Learn more on the “Antifungal Activity of Crude Extracts of Gladiolus Dalenii van Geel (Iridaceae)” via Afr J Tradit Complement Altern Med.

Teach for Us!

Some of the many benefits of teaching as a physician include:

  • Learning alongside residents and staying up to date with current medical practices
  • Cultivating relationships that can lead to locums and new practice partners
  • Feeling the personal satisfaction of helping someone else develop into a competent and confident family doctor and ensuring that the medical profession is in good future hands
  • It’s a fun and healthy challenge

There are a number of roles physicians can play in supporting resident learning, including:

  • acting as a preceptor to directly supervise and assess resident’s clinical training
  • volunteering to assist with periodic training events such as practice SOOs, SAMPs, and OSCEs
  • performing site-level faculty roles in particular areas of interest (ie. curriculum, assessment/evaluation, scholarship, behavioural medicine, faculty development)
  • taking on program level leadership positions, such as Lead Faculty, Site Director, or Program Director

If you’d like more information about teaching for Family Practice, start by contacting the program­ at

Already joined us and have some questions? See our FAQs.

Learn more via UBC Department of Family Practice, Postgraduate Program.

Surfing Courses & The Wellbeing of Young People

The geometry of tube shape can be represented as a ratio between length and width. A perfectly cylindrical vortex has a ratio of 1:1, while the classic almond-shaped tube is nearer 3:1. When width exceeds length, the tube is described as “square”. Wave-shape-intensity.svg.

“Involvement in positive leisure activities is a key way for young people to develop resilience and social and emotional skills. This paper outlines the evaluation of a six-week surfing intervention, the Wave Project, which aimed to boost wellbeing and confidence among 84 young people aged eight to 18, all of whom faced mental health issues or social exclusion.

The intervention resulted in a significant and sustained increase in wellbeing. One year later, 70% of clients regularly attend a surf club and many have become trained as session volunteers. Parents and referrers noticed an increase in positive attitude and better communication, as well as improved self-management and behaviour at both home and school. It is concluded that the Wave Project provides a demonstrable and cost-effective way to deliver mental health care, mentoring and social integration of young people. Further service evaluation of accessibility and long-term outcomes is also recommended.”

Learn more on The positive impact of structured surfing courses on the wellbeing of vulnerable young people via Community Practitioner.

Digital Health Innovation Series 2022

Join BCCHR and WHRI every month as we dive deeper into a different aspect of conducting digital health research.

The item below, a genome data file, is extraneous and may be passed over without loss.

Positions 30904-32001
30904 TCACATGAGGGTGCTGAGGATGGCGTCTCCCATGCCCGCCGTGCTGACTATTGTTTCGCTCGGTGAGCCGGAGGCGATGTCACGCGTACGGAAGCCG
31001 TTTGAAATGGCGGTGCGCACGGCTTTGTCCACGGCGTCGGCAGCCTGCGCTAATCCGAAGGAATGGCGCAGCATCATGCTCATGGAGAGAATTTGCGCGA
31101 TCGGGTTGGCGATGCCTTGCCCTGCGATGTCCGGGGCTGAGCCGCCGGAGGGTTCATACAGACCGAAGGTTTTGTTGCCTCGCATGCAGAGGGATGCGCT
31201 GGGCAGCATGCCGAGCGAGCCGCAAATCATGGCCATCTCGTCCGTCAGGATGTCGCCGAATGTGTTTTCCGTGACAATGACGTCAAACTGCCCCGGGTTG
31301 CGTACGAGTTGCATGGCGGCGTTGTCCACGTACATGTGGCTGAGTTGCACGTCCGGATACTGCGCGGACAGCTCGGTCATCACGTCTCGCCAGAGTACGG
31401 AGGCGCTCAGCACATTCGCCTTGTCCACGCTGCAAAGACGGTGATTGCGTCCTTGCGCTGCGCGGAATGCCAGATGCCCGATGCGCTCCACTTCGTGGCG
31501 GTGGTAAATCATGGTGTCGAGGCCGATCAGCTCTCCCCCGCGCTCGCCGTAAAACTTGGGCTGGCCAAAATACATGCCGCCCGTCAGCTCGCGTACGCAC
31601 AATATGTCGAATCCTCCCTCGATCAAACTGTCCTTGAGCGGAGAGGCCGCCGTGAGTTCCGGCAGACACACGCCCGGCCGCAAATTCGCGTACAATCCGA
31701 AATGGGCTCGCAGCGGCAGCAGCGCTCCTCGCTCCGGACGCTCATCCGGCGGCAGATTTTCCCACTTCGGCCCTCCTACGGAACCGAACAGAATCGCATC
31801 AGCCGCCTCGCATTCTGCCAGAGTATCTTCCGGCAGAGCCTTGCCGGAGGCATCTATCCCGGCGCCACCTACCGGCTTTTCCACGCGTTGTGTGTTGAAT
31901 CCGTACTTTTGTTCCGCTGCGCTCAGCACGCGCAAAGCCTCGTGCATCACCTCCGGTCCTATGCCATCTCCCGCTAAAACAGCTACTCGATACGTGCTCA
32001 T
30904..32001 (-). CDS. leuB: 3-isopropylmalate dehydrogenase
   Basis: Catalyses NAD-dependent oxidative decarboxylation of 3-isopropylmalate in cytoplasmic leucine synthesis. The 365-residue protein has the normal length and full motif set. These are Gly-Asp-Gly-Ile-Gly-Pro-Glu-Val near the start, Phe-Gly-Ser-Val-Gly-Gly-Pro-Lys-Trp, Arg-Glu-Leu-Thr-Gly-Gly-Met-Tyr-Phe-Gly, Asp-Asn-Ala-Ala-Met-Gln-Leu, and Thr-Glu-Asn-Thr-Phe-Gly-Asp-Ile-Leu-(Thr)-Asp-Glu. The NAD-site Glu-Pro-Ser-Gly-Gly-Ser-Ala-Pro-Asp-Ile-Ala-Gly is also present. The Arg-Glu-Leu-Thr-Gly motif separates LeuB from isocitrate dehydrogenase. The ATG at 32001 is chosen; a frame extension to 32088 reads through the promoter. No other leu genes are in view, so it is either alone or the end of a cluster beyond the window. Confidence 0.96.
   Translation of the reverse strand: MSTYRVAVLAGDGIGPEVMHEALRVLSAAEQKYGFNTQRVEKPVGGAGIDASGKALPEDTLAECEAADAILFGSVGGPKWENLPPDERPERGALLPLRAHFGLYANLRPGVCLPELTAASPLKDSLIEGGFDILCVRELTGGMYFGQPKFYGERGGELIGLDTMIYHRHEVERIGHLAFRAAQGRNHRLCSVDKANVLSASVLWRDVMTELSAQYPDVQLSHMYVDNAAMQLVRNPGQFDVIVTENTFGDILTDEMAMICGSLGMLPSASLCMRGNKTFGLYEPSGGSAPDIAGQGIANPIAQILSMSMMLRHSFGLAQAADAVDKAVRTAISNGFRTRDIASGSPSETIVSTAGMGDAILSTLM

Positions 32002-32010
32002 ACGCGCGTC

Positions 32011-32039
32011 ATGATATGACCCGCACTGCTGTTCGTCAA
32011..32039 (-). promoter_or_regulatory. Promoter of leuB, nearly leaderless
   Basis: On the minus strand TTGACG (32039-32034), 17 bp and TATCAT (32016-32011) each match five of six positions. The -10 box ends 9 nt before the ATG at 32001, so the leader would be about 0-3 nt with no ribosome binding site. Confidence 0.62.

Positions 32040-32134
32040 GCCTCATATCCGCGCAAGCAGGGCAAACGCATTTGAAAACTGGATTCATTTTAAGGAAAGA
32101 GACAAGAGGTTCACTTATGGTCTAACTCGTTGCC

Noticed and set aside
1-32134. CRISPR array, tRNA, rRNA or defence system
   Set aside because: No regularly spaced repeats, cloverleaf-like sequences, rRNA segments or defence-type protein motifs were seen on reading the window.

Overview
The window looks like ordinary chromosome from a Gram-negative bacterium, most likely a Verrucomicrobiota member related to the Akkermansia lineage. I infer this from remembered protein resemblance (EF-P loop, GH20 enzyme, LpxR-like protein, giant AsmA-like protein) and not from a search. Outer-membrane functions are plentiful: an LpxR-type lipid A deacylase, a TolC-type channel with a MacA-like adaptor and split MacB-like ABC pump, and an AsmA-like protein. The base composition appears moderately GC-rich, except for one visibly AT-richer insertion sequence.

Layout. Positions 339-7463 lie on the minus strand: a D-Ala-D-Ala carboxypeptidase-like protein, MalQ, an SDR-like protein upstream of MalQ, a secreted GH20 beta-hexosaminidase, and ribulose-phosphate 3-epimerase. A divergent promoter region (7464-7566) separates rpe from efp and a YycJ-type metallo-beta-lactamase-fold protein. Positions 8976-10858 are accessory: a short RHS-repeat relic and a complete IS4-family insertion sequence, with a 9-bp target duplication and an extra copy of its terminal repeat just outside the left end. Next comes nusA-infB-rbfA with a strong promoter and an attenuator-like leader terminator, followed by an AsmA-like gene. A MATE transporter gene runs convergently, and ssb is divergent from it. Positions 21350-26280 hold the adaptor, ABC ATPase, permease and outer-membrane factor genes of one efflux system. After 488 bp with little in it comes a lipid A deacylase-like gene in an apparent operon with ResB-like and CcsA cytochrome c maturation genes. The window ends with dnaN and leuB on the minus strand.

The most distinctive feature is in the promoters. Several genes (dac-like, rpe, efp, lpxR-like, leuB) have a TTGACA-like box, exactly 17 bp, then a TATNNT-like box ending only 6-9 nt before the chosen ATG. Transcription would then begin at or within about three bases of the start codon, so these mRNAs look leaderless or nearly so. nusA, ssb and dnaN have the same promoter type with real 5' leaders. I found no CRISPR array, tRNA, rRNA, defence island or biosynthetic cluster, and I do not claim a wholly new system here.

The BC Children’s Hospital Research Institute (BCCHR) and the Women’s Health Research Institute (WHRI) are collaborating to host a digital health education series.

On Thursday, July 7, between 12:00-1:00 pm, join us for an exciting rapid fire panel discussion.


  • Understand the value of academic research from an industry perspective and how to engage with digital health companies for collaborative research partnerships.
  • Identify challenges and facilitators for collaborating on digital health research related to funding, product or intervention development, and more.
  • Learn about companies in Canada innovating in digital health interested in partnering for digital health research.

To learn more and register, please visit here.

Doctors Without Borders

“But perhaps above all, it was Black intellectuals who made Europe their pilgrimage. Du Bois went to Germany in 1892 after finishing his degree at Harvard College not because of his race but because of the intellectual opportunity. ‘Any American scholar who wanted preferment,’ he said, ‘went to Germany for study.’ Langston Hughes’ father urged him to go to Switzerland for college and learn French, German, and Italian all at once. (Hughes went to Harlem instead, though later he would try his hand at filmmaking in Russia.) Black newspapers reported how French universities were ‘open for business’; in 1955 James Baldwin estimated five hundred Black Americans were walking the streets of Paris ‘studying everything from the Sorbonne’s standard Cours de Civilisation Française to abnormal psychology, brain surgery, music, fine arts, and literature.’

Another ‘problem group’ for medical schools, Jewish students, had long looked to Europe for an education. (The dean of the Yale School of Medicine in the 1920s instructed his admission committee, ‘Never admit more than five Jews, take only two Italian Catholics, and take no blacks at all.’) Officials from medical schools in Michigan and Alabama complained that if they admitted all the qualified Jewish students, the school would be so full of ‘undesirables’ that there would be no room for local students. In 1932 almost two thousand American Jewish students were studying medicine in Europe, mostly in the UK, Italy, Germany, and Switzerland.

Black Americans followed, particularly after World War II. (Others had traveled the path long before. James McCune Smith, the first African American to earn a medical degree, had done so in Scotland in 1837. Black women, too, made the trip; Sarah Parker Remond, born in 1826, studied obstetrics in Florence and practiced in Italy for over twenty years.) It was a win-win situation for the students and the countries that accepted them. A 1932 Philadelphia Tribune article titled ‘French Universities Would Welcome U.S. Negro Students’ quoted an official French report on the rising number of American students in the country: ‘They return to their country and are excellent missionaries for our ideas, our books, our surgical instruments, our pharmaceutical products and health centers.'”

Doctors Without Borders: On the Black doctors who received their medical degrees and a new sort of freedom in Europe via Lapham’s Quarterly.